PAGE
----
By the time I next interviewed Rodgers, on July 14, 2003, both Edwards and Chic’s hit-era drummer, Tony Thompson, were dead. But although talking about the former’s death naturally caused moments of reflection – “There’s nothing before that’s been as traumatic and as devastating [as Edwards’ death in 1996 from pneumonia on a Chic tour in Japan]. All my life Bernard had taken care of me… He always defended me musically and as a human being” – Rodgers was as positive and forward-looking as ever, and resolutely certain of the quality and continuing pertinence of his legacy.
“All my life Bernard [Edwards] had taken care of me… He always defended me musically and as a human being.”
Now, in 2013, we meet as a two-pronged reissue programme – 4-CD box set Vol 1: Savoir Faire; bite-sized 2-CD digest Up All Night – is about to hit the stores to remind us of the strong musical foundations built by the original Chic team. It seems fitting that he’s staying at the Bulgari Hotel; that high-fashion roll call phrase from Rodgers’ Sister Sledge hit He’s The Greatest Dancer – “Halston, Gucci, Fiorucci…” sprang to mind as I walked to the Knightsbridge hotel. Up in the dining room of his plush suite, dressed in sweatshirt and slacks, a dark blue beret imprisoning long locks, Rodgers looks fit after recovering from prostate cancer, and is already talking to long-time colleague Michael Ostin.
“Michael and Jerry Greenberg,” he says, “are the only two record company guys that I am friends with. Michael brought Like A Virgin to us. I thought it sucked. I never heard it as a hit. It was totally Madonna. She heard it.”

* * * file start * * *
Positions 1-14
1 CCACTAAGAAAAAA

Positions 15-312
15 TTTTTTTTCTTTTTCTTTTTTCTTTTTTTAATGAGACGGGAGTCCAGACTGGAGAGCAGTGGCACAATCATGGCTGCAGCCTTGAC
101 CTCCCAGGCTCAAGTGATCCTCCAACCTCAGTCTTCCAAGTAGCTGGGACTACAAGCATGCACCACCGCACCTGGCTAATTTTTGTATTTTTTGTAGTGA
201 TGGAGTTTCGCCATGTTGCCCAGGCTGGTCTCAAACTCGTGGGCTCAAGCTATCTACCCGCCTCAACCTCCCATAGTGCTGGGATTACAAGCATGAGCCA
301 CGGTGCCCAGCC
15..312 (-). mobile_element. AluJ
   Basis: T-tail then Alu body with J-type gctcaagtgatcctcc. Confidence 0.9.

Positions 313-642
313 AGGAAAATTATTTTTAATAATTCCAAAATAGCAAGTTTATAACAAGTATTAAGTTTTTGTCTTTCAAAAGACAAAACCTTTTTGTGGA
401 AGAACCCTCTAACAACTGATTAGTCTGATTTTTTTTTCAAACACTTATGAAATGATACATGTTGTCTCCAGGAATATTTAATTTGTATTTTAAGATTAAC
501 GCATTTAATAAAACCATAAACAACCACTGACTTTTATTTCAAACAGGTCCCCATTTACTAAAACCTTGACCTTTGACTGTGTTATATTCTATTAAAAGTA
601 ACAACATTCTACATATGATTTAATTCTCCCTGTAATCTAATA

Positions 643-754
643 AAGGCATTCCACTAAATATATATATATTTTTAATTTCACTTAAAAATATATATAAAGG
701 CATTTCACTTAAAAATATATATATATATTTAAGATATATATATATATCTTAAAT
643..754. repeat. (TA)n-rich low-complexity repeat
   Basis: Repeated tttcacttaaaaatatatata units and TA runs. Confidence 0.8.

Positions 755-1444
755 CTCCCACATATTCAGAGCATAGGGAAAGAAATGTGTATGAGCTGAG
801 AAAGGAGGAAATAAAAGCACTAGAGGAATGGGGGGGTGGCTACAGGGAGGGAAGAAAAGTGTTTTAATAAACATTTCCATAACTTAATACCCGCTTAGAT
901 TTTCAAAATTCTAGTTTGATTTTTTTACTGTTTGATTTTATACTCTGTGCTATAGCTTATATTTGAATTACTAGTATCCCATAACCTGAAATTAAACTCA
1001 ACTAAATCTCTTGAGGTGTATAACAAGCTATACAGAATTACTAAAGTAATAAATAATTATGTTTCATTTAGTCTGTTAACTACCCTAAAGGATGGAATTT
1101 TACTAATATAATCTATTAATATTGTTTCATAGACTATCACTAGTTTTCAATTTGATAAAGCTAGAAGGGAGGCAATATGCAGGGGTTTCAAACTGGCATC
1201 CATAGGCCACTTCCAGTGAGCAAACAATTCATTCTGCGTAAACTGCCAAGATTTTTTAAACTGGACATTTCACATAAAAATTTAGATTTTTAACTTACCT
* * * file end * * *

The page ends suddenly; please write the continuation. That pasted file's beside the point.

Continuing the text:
Was that typical of the songs on the Like A Virgin album?
She heard Material Girl, but the key was not [right for her]. Freddie DeMann was Madonna’s manager and wanted to hear what we’d done. When he heard Material Girl he called, “What did you do to the voice!?” He used to be Michael Jackson’s manager and he played Thriller, and said, “Why doesn’t it sound like that?!” Who could come out and sound like that with a first record?! And Michael Jackson had been recording for years, was a legend in the business who had a history of hits, who could call up Vincent Price and say, “Will you do a cameo on my records?” (laughs). We sold a lot of records with Madonna.
The year before, you’d done David Bowie’s Let’s Dance.
Bowie came in one day and said, “I want my record to sound like this,” and handed me a picture of Little Richard in a bright red suit, big quiff of hair.
A different kind of artist whose outtakes we hear on the Savoir Faire box is Johnny Mathis. How did that come about?